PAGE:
The abominable practice of hazing

What has emerged from the story of Richie Incognito of the Miami Dolphins tormenting fellow teammate and rookie Jonathan Martin so much that the latter left the team is that there is a vicious culture of hazing in the NFL (see here and here) that has come to be accepted as normal.

But it is not only football. It seems to be a feature of many cultures where there is a strong divide between insiders and outsiders and where a sense of belonging is seen as a reward by insiders that is bestowed on the initiates. Recall the case where a member of college marching band died two years ago as a result of a hazing ritual. And we can be sure that such disgraceful practices are going on in many other venues.

I hate the practice of hazing and went on a rant against it back in 2006 when the massive torture abuses by the US that were emerging at Abu Ghraib and elsewhere were dismissed by apologists as mere pranks akin to hazing. I said that when hazing is accepted as the norm, it inevitably leads to greater and greater abuses because it accepts the dangerous principle that one person has the right to force another to submit to their will and that their immediate community condones and even supports that practice.

I wrote back then:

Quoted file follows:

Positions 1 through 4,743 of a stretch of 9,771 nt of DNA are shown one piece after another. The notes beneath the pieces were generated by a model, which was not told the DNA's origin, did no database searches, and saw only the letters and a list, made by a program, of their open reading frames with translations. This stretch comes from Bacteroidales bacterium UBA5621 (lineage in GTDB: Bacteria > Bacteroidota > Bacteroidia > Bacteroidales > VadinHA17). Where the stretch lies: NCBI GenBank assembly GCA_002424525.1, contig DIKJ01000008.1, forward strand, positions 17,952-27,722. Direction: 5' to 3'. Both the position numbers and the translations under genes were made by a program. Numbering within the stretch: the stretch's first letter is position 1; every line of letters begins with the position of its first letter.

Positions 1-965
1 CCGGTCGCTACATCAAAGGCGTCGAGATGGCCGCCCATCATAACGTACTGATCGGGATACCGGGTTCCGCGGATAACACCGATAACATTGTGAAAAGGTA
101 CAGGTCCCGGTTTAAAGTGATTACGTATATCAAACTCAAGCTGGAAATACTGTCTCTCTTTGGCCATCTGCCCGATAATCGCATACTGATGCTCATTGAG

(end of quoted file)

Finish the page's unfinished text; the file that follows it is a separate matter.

In Sri Lankan universities, hazing of incoming first year students has long been a serious problem, sometimes going so far as to cause deaths, either by “accidents” such as alcohol poisoning due to new students being forced to drink excessively, or suicides when they could not take the degradation anymore.

As a student and later as a faculty member, I personally hated the practice of hazing and would speak out against it, with the result that a pro-hazing leader once threatened to assault me. Those in favor of it said that it formed bonds of camaraderie. I found this to be a specious argument since it is unlikely that a good friendship can be built on an initial humiliating experience for one person at the hands of another. I have always suspected that hazing was a means for emotionally insecure people to find an outlet for their sadistic impulses, and that the people who enjoyed being hazed and subsequently became friends with those who hazed them had to have at least a streak of power-worshiping masochism.